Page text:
Why is this important? Well, it is important not only to getting these products into the marketplace so they can be used to safely improve the health of American citizens, but this is a dynamic export industry where America has been the leading exporter of medical devices. I have heard from so many medical device manufacturers throughout Indiana that they are faced with the dilemma of having to potentially think about moving overseas simply because of the delays and the time lapse that exists for approval. They can manufacture these products overseas and get approval overseas and sell them on a worldwide basis much more quickly, but they do not want to do that. The United States is their home and they want to produce here, but they have to compete with their competitors across the waters that are subjected to fewer delays in implementing approvals.
To counter that, we simply want to use this medical device user fee in a way that will help the FDA's review process and eliminate these unnecessary delays, unpredictability, and inconsistency of past practices.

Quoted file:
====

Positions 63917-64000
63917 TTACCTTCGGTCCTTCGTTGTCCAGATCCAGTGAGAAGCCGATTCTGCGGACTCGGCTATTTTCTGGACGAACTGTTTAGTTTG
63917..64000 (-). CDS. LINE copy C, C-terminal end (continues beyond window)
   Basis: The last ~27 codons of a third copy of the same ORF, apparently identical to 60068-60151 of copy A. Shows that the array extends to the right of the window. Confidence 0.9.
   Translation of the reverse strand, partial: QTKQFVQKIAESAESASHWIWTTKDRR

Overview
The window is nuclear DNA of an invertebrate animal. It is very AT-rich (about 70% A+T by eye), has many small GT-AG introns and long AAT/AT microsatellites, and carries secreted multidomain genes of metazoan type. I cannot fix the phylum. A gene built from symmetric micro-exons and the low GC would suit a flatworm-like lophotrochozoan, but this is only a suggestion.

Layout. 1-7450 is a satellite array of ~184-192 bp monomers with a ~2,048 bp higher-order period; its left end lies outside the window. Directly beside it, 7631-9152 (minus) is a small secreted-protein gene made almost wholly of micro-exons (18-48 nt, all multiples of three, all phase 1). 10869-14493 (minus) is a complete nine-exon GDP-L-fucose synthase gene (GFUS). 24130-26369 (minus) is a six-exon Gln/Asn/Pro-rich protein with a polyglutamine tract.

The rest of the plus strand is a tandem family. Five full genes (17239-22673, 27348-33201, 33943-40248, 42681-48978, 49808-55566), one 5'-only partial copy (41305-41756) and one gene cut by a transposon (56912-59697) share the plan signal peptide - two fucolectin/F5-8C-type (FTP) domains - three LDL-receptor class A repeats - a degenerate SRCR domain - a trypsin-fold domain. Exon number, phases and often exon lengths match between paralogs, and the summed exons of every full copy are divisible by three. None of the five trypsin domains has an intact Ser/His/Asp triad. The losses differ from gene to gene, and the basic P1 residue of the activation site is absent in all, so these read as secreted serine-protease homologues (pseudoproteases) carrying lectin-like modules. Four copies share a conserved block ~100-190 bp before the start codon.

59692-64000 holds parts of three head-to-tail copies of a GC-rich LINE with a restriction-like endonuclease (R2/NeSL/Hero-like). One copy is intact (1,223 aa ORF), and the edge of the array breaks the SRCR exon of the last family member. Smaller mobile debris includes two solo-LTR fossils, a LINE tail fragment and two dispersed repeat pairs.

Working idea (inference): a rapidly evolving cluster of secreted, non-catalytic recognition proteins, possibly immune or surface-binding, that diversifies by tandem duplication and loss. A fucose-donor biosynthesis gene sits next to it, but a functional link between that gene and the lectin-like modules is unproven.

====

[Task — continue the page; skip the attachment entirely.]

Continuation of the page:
I do want to thank the FDA for paying significant attention to our device users by coming to Indiana and listening to them--a forum that I convened. There has been interaction back and forth, whether it is FDA traveling to Indiana or device manufacturers traveling here to Washington. I am pleased that this bill contains some items that are the result of all those negotiations and all those exchanges between the two.